Must See TV

This is taken from and his Live from Turkey Hollow blog-- I had heard about this a few weeks ago from young Scotty, and thanks David for the reminder:

Tomorrow night, Wednesday night on PBS, we get to see the return of Bill Moyers with a documentary entitled, Buying the War: How did the mainstream press get it wrong? Those who have seen a preview say it will change how we look at television news from now on. This documentary examines how the press played an important role in leading us into the Iraq War by blindly accepting the Bush Administration’s distortions and deceptions.

David Swanson, a guest columnist for, previewed the program and gives it rave reviews. Listen to what he has to say and then be sure to tune in for this important show:
“But what comes out of watching this show is a powerful realization that no investigation is needed by Congress, just as no hidden information was needed for the media to get the story right in the first place. The claims that the White House made were not honest mistakes. But neither were they deceptions. They were transparent and laughably absurd falsehoods. And they were high crimes and misdemeanors.”
Swanson continues:
“Moyers also hits Tim Russert with a couple of tough questions. Russert expressed regret for not having included any skeptical voices by saying he wished his phone had rung. So Moyers begins the next segment by saying, "Bob Simon didn't wait for the phone to ring," and describing Simon's reporting. Simon says he knew the claims about aluminum tubes were false because "60 Minutes" called up some scientists and researchers and asked them. Howard Kurtz of The Washington Post says that skeptical stories did not get placed on the front page because they were not "definitive."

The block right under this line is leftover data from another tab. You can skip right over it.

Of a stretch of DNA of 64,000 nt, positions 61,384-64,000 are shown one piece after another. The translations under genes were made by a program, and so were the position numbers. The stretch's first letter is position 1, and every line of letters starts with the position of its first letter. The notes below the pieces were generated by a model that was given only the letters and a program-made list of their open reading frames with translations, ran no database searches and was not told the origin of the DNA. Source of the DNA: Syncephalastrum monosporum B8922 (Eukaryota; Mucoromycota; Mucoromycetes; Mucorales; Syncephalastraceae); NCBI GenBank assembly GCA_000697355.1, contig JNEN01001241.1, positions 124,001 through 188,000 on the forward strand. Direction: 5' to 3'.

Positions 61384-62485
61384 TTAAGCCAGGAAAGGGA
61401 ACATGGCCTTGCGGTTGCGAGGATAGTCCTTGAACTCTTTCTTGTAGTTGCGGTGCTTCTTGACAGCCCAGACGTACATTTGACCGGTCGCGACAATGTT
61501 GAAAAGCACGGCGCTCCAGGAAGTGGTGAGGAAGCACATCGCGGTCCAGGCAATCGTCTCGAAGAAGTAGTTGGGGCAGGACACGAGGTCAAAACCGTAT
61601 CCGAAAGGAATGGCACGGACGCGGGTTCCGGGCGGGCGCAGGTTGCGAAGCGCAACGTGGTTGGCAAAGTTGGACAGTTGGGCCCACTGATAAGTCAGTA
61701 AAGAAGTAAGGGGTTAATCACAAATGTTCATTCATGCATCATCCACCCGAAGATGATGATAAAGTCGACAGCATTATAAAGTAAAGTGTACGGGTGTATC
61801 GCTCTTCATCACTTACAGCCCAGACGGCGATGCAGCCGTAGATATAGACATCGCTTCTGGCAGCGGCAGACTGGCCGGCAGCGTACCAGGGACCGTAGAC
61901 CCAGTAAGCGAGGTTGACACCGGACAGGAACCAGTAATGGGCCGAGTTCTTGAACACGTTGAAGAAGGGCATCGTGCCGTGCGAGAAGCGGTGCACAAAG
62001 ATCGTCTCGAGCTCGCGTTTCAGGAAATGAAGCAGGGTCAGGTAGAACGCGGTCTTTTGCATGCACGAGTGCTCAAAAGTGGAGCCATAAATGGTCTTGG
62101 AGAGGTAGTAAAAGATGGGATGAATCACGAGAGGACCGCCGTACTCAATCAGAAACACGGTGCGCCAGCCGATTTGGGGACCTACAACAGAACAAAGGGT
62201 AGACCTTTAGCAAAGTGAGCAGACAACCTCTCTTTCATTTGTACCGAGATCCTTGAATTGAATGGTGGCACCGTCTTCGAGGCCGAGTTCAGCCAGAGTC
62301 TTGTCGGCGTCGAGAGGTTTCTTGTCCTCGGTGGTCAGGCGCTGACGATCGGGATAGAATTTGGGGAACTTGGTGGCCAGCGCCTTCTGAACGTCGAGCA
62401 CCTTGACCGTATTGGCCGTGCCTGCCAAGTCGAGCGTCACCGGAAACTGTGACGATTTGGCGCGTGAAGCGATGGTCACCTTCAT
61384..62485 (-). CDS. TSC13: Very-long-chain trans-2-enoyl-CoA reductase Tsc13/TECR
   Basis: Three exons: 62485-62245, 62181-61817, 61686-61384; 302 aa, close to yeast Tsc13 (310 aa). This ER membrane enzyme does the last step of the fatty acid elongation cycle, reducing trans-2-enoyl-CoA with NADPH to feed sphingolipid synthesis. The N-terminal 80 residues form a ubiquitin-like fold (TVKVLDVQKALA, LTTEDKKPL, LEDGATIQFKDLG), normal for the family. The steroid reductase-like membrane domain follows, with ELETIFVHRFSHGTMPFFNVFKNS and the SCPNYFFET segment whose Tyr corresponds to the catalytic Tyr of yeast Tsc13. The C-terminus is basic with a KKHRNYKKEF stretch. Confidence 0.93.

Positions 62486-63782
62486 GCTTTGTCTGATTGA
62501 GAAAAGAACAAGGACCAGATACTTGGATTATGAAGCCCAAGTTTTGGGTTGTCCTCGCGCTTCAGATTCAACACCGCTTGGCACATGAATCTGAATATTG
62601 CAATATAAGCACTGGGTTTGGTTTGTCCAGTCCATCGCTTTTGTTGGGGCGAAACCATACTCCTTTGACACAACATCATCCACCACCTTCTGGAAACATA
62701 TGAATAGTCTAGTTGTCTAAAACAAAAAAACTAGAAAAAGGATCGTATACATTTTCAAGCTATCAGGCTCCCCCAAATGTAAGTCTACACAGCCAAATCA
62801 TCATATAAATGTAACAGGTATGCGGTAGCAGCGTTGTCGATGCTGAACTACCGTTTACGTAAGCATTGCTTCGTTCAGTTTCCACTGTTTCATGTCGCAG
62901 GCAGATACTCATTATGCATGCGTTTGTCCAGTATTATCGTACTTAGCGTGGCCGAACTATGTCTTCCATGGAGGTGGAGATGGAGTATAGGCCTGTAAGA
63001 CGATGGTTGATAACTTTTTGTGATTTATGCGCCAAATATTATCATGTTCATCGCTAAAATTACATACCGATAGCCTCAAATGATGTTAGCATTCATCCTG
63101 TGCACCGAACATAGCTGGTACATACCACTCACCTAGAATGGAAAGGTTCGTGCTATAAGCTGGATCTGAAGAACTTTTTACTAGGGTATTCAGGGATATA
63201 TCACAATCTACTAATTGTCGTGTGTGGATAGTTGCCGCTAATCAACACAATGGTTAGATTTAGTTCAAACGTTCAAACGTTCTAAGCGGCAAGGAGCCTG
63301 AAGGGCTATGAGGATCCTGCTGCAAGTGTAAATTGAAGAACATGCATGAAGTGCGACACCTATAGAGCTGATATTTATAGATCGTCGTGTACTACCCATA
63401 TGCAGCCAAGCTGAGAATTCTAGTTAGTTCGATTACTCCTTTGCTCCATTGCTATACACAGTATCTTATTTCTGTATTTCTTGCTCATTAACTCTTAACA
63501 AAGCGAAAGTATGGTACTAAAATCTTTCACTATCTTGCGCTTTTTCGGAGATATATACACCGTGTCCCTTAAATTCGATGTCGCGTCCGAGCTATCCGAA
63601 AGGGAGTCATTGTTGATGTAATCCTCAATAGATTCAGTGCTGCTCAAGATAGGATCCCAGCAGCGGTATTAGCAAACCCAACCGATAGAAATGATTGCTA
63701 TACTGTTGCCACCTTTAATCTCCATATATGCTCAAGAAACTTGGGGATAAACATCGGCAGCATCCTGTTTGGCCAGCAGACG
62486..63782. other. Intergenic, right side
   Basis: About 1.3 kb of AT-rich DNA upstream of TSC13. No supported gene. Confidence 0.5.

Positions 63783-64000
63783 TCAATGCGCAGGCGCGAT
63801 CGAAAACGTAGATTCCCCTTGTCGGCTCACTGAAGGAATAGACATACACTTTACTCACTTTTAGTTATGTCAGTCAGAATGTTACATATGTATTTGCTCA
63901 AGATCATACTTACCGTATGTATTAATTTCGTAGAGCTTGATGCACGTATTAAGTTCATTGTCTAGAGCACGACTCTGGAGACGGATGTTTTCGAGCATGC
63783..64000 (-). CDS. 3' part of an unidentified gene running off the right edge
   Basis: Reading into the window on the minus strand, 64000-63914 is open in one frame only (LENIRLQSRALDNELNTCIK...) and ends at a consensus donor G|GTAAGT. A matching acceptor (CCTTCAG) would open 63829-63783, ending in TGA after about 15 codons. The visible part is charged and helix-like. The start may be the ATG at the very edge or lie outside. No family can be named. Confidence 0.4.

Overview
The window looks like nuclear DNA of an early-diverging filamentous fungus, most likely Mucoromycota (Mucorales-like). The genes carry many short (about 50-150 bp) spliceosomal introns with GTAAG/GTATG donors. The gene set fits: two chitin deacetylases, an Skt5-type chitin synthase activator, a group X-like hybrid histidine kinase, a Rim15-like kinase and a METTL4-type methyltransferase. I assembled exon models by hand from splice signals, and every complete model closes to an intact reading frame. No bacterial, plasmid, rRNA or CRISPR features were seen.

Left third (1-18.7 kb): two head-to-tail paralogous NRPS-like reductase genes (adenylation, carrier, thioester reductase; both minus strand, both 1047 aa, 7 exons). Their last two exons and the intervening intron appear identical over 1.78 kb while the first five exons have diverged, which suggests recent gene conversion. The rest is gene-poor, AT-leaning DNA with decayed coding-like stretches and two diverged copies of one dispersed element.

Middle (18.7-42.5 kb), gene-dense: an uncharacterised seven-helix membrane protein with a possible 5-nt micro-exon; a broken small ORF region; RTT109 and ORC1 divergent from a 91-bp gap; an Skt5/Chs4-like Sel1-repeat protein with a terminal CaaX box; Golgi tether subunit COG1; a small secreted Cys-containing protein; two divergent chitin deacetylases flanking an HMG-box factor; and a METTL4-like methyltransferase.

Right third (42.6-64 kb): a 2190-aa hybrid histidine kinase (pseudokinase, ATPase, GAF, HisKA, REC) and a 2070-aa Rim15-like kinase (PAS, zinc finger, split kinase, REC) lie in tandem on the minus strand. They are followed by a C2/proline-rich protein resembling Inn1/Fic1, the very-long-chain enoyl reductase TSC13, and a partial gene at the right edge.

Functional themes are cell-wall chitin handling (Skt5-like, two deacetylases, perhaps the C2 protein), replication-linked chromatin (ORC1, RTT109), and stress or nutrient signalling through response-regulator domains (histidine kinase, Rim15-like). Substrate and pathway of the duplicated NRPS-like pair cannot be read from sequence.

Moyers shows brief segments of an "Oprah" show in which she has on only pro-war guests and silences a caller who questions some of the White House claims. Just in time for the eternal election season, Moyers includes clips of Hillary Clinton and John Kerry backing the war on the basis of Bush and Cheney's lies. But we also see clips of Robert Byrd and Ted Kennedy getting it right.
The Washington Post editorialized in favor of the war 27 times, and published in 2002 about 1,000 articles and columns on the war. But the Post gave a huge anti-war march a total of 36 words. "What got even less ink," Moyers says, "was the release of the National Intelligence Estimate." Even the misleading partial version that the media received failed to fool a careful eye.
Landay recalls: "It said that the majority of analysts believed that those tubes were for the nuclear weapons program. It turns out though, that the majority of intelligence analysts had no background in nuclear weapons." Was Landay the only one capable of noticing this detail?”
Bill Moyer’s Buying the War: How did the media get it wrong? airs on Wednesday, April 25 at 9:00 pm on your local PBS station.